Nestor Garcia wakes up at day break every morning and wearing a pair of old blue jeans and worn boots he gets on his Prius to begin inspecting his various job sites. He is the manager of his family owned company, Paverite Pavers, a construction company which focuses on sewage, patio, sidewalks and driveways generally uses plenty of steel for their jobsites.
Though he no longer works on sites and rather focuses on paperwork he is able to analyse the cost of most of the supplies that are needed for each of his jobs so he is a bit anxious about the prices of steel going up.
“When the tariff went into effect, my father made the purchase for several bundles of rebar and by time we found out too late and the price went from $13,000 to 18,000 for what we normally buy” said Nestor. “that rebar will last us about a year now but I’m interested to see how this will affect those small construction businesses who focus on building smaller cheaper house, for them $5000 is a sharp increase”.
FABco LLc, a concrete supplier in Houston also reports feeling an increase on steel “we are selling a bundle of rebar at an increased cost due to the new tariffs that have been implemented” said a representative.
This Wednesday morning the Stock markets took another dive due to another escalation in the trade dispute between U.S. and China. This tit for tat battle has cause the market a couple of turbulent weeks and with tension risings between the two superpowers President trump’s claims that the tariffs are punishment to china unfair trade practices and theft of us technology.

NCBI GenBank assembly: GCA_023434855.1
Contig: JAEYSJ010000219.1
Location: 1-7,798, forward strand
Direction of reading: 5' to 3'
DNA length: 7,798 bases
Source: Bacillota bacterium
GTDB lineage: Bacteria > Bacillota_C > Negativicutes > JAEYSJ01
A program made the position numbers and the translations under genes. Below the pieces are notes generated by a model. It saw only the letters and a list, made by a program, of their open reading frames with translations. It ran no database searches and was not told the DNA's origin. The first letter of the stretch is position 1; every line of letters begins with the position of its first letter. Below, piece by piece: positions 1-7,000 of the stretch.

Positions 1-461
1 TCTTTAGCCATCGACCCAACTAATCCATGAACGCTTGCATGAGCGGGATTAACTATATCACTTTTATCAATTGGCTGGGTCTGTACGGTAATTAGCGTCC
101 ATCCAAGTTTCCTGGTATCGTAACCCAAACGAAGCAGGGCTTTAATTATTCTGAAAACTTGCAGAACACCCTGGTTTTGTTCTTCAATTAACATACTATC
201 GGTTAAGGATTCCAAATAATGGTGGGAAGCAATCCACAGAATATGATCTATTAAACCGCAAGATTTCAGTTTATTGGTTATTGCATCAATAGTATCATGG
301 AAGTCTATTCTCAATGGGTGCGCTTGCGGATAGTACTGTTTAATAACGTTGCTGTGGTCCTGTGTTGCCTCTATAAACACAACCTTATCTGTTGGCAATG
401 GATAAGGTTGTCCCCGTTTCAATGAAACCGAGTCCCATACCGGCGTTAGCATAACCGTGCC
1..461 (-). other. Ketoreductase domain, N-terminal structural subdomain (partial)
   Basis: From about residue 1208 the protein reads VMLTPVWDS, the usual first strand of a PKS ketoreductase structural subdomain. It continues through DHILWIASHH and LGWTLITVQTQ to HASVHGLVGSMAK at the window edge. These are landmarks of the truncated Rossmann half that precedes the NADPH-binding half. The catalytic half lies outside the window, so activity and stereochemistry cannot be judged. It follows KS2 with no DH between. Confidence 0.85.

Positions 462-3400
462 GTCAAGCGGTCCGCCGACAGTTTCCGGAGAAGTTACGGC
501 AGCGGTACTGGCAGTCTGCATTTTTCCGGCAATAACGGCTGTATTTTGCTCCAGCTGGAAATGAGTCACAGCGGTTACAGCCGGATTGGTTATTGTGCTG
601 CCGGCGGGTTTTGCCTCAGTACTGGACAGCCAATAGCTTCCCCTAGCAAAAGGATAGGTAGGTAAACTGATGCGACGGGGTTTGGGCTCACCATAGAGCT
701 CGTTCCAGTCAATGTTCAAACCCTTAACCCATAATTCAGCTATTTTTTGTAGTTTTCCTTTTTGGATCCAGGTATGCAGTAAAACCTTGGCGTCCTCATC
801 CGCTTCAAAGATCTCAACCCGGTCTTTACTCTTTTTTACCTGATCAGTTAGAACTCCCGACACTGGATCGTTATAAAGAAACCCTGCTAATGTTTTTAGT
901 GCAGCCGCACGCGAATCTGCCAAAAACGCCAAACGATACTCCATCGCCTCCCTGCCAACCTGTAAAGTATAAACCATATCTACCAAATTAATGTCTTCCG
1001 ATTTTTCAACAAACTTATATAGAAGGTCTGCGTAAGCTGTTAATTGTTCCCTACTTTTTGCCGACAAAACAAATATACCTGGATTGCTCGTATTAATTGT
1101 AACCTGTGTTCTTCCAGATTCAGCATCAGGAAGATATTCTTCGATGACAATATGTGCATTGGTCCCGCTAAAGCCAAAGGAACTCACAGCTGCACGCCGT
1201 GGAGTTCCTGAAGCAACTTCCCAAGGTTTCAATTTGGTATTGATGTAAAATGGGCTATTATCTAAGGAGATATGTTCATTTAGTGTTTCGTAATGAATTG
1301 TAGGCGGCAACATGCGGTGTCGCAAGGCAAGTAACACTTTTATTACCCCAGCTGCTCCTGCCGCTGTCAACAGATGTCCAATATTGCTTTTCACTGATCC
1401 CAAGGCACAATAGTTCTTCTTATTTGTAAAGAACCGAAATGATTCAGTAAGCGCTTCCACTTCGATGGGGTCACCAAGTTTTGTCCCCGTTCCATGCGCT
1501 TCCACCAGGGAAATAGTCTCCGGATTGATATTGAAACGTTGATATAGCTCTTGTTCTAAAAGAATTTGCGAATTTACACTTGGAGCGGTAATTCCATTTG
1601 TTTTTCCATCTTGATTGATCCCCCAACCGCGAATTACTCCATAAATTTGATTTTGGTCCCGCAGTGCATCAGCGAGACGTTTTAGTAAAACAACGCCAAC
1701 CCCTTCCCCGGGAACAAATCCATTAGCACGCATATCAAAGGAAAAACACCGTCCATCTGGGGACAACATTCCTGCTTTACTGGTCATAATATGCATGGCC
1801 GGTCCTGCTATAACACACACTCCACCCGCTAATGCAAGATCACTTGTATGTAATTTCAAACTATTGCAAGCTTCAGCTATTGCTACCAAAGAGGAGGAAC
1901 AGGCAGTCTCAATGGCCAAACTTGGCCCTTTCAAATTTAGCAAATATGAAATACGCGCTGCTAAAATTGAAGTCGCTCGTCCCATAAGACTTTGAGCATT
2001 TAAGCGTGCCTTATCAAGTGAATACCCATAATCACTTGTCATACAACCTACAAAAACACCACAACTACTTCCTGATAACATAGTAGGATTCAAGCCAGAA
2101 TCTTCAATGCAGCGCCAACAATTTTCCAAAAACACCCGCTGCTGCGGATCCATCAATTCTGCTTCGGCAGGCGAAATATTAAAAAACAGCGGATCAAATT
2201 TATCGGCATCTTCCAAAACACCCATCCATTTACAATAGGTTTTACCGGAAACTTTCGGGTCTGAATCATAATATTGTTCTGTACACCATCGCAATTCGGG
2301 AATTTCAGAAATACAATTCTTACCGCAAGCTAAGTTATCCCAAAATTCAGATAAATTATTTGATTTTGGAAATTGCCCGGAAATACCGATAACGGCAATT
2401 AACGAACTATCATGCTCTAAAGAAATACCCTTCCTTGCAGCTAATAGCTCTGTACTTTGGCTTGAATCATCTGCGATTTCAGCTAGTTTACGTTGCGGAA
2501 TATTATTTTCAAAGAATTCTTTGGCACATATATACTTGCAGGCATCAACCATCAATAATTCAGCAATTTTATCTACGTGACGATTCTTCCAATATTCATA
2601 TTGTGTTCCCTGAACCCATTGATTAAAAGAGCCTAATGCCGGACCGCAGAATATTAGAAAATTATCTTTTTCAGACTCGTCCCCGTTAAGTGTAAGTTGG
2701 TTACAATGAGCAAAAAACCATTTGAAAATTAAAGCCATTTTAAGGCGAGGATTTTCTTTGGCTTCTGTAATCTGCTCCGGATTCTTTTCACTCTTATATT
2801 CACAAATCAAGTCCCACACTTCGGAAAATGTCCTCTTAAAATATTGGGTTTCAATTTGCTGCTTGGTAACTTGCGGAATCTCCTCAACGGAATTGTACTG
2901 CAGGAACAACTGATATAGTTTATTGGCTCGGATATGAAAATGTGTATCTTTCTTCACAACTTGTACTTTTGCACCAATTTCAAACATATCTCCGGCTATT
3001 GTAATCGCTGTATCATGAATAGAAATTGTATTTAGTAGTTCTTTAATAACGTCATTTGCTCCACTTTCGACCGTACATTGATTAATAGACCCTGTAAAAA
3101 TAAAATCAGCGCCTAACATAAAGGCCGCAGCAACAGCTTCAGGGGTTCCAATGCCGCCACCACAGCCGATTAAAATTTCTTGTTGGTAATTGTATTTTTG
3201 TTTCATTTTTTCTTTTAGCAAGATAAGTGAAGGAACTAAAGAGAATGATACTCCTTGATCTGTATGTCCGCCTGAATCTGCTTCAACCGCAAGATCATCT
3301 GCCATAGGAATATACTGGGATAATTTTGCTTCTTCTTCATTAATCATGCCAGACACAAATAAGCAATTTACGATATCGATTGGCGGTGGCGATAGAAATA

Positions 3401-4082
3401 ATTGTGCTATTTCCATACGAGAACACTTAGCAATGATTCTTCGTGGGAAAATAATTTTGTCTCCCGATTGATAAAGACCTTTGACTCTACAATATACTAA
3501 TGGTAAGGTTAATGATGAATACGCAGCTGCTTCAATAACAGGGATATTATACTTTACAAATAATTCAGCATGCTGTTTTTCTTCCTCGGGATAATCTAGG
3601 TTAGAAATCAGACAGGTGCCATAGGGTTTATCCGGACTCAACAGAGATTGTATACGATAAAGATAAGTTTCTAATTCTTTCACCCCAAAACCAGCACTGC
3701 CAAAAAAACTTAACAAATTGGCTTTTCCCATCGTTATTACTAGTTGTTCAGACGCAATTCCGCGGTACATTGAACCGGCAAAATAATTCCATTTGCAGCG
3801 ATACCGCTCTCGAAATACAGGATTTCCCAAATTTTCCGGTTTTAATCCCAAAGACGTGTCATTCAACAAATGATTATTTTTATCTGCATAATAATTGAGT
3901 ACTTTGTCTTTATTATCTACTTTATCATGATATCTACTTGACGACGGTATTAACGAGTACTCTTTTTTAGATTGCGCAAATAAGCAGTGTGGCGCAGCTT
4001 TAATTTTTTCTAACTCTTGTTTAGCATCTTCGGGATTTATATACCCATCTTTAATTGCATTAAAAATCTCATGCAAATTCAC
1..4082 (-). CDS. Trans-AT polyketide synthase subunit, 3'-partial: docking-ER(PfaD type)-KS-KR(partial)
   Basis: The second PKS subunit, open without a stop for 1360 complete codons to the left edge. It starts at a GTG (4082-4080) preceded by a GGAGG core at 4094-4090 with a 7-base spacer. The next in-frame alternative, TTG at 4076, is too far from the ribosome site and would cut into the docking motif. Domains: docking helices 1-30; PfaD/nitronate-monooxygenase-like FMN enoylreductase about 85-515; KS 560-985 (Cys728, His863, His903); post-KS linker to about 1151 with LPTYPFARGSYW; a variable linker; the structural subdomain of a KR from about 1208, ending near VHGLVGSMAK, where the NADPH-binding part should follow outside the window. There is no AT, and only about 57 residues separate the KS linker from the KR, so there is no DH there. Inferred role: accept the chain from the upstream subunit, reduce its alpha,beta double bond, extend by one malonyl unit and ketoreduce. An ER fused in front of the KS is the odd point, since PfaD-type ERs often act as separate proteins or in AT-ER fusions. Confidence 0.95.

Dow jones lost 500 points or 2 percent today amid China’s new trade tariffs on 106 US products such as soybeans, cars, aircrafts chemicals. This comes after President Trump’s decision to impose a 25 percent tariff yesterday on 1,300 goods that would hurt China’s machinery, aerospace and technology industry and cost them $50 billion.
Last week China decided to impose around $3 billion worth of tariffs on goods such as pork totaling, goods that would hurt rural areas which just happen to be Trump’s voter base.
Some are skeptical that the tariff will have any long term effect and are rather a ruse by trump to get what he wants. Sebastian Agudelo analyst for Merill Lynch said “its a lot of talk between the two countries, I’m not too worried, there shouldn’t be any long term pains”
“We will see what happens” said Nestor.